science_of_commitment_garden_couple.jpgRelationships are a science—at the basic level, it's a lot of math (one and one make two); it's fired up by a lot of chemistry; there are definite biological benefits; and there are no absolutes, requiring a lot of experimentation and trial-and-error tactics. But most people don't think about them as being scientific, preferring to think that relationships are more about the heart than the head.

Still, leading scientists across multiple fields are beginning to think that science is going to help us learn more about relationships and commitment, as this blog entry on The New York Times website shares. They have begun to use their heads to shine light on matters of the heart. Read on to learn what their studies have shown.


IT'S IN THE GENES

As much as people would rather not believe it, genetics does factor as an influence on people's willingness to commit and the stability of those commitments when they make them. At least, that's what the study conducted by Swedish biologist Hasse Walum of the Karolinska Institute indicates. Walum is studying variations of a gene related to the body's regulation of a bonding hormone, a brain chemical called vasopressin.

The results of Walum's study suggest that compared to men without the gene, men who carry a variation of the gene are:

- less likely to be married

- more likely to have serious marital problems if they are married

- twice as likely to have relationship issues.

Walum is currently trying to discover if these effects are true for women who carry the gene (erroneously labeled the "fidelity gene") as well as men.

But genetics aren't everything. Other studies show that it's more a question of conditioning and training than genetics—that is to say, mind over matter.


TRAIN YOUR BRAIN TO BE FAITHFUL

It's easy to be faithful when there's no one around to tempt you. But what about when you are tempted, and fidelity becomes all the more important? John Lydon is a psychologist at McGill University in Montreal and is the lead researcher in studies that look into how committed people react when faced with temptation.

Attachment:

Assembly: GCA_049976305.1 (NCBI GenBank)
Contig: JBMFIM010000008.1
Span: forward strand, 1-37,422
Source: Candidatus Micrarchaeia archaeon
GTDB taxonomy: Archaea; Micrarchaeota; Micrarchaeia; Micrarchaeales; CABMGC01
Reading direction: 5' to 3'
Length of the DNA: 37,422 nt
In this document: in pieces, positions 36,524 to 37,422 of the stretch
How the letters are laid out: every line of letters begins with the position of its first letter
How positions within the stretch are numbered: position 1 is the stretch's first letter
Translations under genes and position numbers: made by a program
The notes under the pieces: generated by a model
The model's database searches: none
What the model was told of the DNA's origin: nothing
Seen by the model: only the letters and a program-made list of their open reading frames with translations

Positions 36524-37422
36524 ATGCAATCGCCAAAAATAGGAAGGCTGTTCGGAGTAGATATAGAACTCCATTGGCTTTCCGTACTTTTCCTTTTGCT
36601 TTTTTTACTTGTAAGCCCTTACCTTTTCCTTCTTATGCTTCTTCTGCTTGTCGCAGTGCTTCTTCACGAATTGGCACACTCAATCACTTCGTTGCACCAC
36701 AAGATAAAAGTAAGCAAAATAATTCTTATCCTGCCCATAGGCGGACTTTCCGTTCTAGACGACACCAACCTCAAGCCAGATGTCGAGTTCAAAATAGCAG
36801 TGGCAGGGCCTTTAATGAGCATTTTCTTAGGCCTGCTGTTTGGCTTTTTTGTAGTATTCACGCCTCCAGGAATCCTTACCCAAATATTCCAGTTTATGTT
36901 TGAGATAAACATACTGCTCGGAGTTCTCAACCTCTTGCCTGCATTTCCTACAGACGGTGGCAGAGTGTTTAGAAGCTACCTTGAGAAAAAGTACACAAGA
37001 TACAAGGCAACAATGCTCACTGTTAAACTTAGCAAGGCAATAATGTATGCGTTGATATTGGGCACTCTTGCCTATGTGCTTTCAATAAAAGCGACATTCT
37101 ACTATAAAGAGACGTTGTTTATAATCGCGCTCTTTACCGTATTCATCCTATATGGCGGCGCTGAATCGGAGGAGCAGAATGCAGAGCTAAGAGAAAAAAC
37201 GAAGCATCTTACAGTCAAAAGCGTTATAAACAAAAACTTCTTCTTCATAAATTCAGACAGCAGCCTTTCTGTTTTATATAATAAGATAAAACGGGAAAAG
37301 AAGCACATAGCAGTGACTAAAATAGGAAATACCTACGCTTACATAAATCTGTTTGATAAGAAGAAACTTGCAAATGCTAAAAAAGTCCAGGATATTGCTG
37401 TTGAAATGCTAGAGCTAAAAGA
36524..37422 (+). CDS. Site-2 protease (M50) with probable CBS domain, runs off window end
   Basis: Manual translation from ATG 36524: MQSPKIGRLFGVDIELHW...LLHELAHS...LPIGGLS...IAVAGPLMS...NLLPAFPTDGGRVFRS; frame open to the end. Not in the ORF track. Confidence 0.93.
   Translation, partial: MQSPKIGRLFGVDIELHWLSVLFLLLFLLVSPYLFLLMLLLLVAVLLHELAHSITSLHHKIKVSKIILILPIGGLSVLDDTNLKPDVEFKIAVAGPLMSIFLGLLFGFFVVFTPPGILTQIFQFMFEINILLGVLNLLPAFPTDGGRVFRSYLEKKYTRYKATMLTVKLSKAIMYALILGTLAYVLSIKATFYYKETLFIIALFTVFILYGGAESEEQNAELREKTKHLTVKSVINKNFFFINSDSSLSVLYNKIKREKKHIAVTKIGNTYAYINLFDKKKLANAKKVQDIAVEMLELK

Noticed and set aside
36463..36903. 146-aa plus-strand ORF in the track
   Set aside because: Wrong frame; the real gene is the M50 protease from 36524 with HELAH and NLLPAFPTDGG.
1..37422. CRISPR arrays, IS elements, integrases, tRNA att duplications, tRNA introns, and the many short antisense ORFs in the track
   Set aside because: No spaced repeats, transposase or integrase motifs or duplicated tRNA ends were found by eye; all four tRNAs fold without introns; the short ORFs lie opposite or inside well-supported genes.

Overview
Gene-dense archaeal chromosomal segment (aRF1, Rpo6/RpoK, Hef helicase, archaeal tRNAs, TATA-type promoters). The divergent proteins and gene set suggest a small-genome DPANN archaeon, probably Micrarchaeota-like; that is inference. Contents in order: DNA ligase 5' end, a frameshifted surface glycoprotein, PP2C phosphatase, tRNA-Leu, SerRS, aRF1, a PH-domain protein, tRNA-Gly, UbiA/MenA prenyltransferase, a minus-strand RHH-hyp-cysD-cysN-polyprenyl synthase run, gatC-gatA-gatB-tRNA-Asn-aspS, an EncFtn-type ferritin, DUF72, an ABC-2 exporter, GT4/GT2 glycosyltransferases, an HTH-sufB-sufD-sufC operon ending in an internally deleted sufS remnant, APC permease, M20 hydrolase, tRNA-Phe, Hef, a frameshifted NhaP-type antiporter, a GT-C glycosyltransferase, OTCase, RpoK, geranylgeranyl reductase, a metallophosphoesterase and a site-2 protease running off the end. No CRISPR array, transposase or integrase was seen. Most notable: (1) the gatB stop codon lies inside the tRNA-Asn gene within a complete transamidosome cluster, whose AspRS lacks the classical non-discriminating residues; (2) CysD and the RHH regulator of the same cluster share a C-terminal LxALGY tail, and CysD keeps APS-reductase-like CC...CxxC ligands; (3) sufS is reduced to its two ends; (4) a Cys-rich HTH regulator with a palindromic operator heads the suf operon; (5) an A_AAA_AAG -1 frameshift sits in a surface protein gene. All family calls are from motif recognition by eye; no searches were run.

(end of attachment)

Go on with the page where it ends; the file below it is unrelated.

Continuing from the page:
One study's results reveal that people view individuals who represent a potential threat to their relationships as less attractive than they do when they are asked about the attractiveness of the self-same individuals intellectually speaking.

Another study involving heterosexual men and women looks into the subconscious reactions of the test subjects to flirtatious conversations versus routine encounters. Some participants were asked to imagine engaging in a flirtatious conversation with an attractive person, whereas others simply imagined a routine encounter. They were then tested using fill-in-the-blank puzzles, and results showed that no pattern emerged for routine encounters. On the other hand, men who imagined flirtatious encounters chose to form neutral words, while women in the same situation chose words suggesting concerns about commitment, suggesting a protective instinct.


science_of_commitment_intimate_moment.jpgWHAT'S LOVE GOT TO DO WITH IT?

A third round of studies, this one conducted by Stony Brook University psychologist and relationship researcher Arthur Aron, explores the importance of what Aron calls self-expansion in relationships. Aron's theory is that commitment levels are less about love and loyalty than they are about how your partner "enhances your life and broadens your horizons."